A project of the New Mexico AIDS Education and Training Center. Partially funded by the National Library of Medicine
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Fact Sheet Number 207
VACCINATIONS AND HIV
WHAT ARE VACCINATIONS?
that build up your body’s
defenses against certain infections. For
example, many people get flu shots each
fall. It can take a few weeks for your
respond after a
Most vaccines are used
infections. However, others help your body
fight an infection that you already have.
These are called “therapeutic vaccines.”
See fact sheet 480 for more information on
therapeutic vaccines and HIV.
“Live” vaccines use a weakened form of the
germ. They can give you a mild case of
disease, but then your immune system kicks
in to protect you against a severe case.
Other “inactivated” vaccines don’t use a
living germ. You don’t get the disease, but
your body can still build up its defenses.
Vaccines can have side effects. With live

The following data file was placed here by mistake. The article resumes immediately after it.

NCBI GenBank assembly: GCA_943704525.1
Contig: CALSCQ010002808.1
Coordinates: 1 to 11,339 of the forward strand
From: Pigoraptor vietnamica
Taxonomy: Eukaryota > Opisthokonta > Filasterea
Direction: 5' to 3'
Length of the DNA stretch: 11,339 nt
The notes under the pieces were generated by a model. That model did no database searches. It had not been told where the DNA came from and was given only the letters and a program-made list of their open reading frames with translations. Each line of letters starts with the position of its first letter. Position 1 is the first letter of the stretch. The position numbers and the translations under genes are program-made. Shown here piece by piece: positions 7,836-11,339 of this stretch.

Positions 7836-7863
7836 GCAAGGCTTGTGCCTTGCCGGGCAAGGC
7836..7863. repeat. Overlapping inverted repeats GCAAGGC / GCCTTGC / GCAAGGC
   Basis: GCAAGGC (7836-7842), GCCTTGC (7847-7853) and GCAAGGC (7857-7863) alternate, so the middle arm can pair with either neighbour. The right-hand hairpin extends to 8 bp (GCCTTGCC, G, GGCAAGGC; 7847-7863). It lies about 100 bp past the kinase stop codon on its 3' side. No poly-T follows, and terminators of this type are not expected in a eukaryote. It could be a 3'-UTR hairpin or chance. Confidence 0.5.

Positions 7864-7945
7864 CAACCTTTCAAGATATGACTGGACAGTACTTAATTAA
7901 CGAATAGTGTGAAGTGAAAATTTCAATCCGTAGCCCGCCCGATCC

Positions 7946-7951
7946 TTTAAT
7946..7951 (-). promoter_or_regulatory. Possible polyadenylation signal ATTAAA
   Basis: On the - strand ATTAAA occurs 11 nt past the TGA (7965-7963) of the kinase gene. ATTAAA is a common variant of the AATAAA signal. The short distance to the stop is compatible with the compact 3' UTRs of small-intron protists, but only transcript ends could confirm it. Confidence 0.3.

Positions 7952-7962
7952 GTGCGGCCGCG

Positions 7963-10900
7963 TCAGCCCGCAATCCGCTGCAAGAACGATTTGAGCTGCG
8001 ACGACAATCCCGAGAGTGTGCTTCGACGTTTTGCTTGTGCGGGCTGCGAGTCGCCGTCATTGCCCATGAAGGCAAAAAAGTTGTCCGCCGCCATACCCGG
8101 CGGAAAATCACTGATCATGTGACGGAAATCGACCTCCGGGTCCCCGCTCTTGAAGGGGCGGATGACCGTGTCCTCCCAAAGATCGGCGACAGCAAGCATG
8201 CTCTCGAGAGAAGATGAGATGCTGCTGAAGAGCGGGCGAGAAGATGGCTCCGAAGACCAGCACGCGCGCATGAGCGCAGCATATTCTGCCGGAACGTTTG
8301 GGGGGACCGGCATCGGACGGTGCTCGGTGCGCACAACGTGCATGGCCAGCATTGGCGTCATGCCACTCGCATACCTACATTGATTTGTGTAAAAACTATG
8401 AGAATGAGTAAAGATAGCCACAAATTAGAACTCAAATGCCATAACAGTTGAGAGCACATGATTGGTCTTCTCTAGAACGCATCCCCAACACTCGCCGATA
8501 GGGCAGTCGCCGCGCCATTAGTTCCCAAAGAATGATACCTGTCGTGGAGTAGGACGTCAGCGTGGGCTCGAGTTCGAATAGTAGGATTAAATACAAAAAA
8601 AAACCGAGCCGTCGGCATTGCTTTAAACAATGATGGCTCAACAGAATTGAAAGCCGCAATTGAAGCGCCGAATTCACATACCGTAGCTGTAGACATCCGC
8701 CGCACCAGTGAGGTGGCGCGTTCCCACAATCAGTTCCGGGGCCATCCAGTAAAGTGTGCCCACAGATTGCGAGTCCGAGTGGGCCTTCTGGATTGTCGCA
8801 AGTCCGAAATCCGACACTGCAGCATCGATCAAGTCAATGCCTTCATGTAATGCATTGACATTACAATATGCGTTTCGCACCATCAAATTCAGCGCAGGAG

vaccines, you might get a mild case of the
disease. With inactivated vaccines, you
could have pain, redness, and swelling
where you got the shot. You might also
briefly feel weakness, fatigue, or nausea.
PEOPLE WITH HIV?
If HIV has damaged the immune system, it
might not respond as well to a vaccine, or
for the same length of time. Also, vaccines
might cause more side effects in people with
HIV. They might even cause the disease
they are designed to prevent.
There has not been much research on
vaccines and people with HIV, especially
since people started using combinations of
antiretroviral drugs (ARVs). However, there
are a few key guidelines for people with HIV:
• Vaccinations can increase the viral load
(see fact sheet 125) for a little while. On the
other hand, getting sick with the flu,